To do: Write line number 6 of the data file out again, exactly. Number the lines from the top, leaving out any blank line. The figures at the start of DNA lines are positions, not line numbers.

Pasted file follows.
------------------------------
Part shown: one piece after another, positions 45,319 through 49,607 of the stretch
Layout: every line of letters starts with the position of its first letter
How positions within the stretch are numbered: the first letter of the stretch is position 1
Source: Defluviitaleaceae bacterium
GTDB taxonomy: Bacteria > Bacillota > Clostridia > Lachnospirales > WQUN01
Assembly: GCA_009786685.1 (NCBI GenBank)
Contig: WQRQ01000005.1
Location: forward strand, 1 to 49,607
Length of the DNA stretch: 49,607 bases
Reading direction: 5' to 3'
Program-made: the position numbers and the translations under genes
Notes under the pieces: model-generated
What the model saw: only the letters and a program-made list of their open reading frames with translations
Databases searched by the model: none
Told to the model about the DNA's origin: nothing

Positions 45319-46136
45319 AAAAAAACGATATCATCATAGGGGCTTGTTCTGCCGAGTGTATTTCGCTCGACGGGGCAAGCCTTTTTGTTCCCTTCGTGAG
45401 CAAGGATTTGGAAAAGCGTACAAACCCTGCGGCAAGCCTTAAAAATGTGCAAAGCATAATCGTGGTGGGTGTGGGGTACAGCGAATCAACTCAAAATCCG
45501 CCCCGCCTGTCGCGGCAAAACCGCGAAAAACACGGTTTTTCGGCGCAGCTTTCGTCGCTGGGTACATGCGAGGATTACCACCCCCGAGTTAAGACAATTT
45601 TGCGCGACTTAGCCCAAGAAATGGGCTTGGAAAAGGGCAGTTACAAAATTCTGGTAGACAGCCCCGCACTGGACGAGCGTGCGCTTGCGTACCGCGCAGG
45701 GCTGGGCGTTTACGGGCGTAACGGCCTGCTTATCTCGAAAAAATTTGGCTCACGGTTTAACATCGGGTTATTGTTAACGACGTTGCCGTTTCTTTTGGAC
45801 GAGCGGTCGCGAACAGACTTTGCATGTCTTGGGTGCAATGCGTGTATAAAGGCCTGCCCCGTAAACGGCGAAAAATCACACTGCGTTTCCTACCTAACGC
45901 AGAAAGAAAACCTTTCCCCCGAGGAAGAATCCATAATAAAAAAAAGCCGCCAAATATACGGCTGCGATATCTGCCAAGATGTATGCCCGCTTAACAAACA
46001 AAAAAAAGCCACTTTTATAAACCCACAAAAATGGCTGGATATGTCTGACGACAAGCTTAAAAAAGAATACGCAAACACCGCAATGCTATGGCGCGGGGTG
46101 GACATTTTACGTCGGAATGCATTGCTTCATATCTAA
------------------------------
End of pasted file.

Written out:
Assembly: GCA_009786685.1 (NCBI GenBank)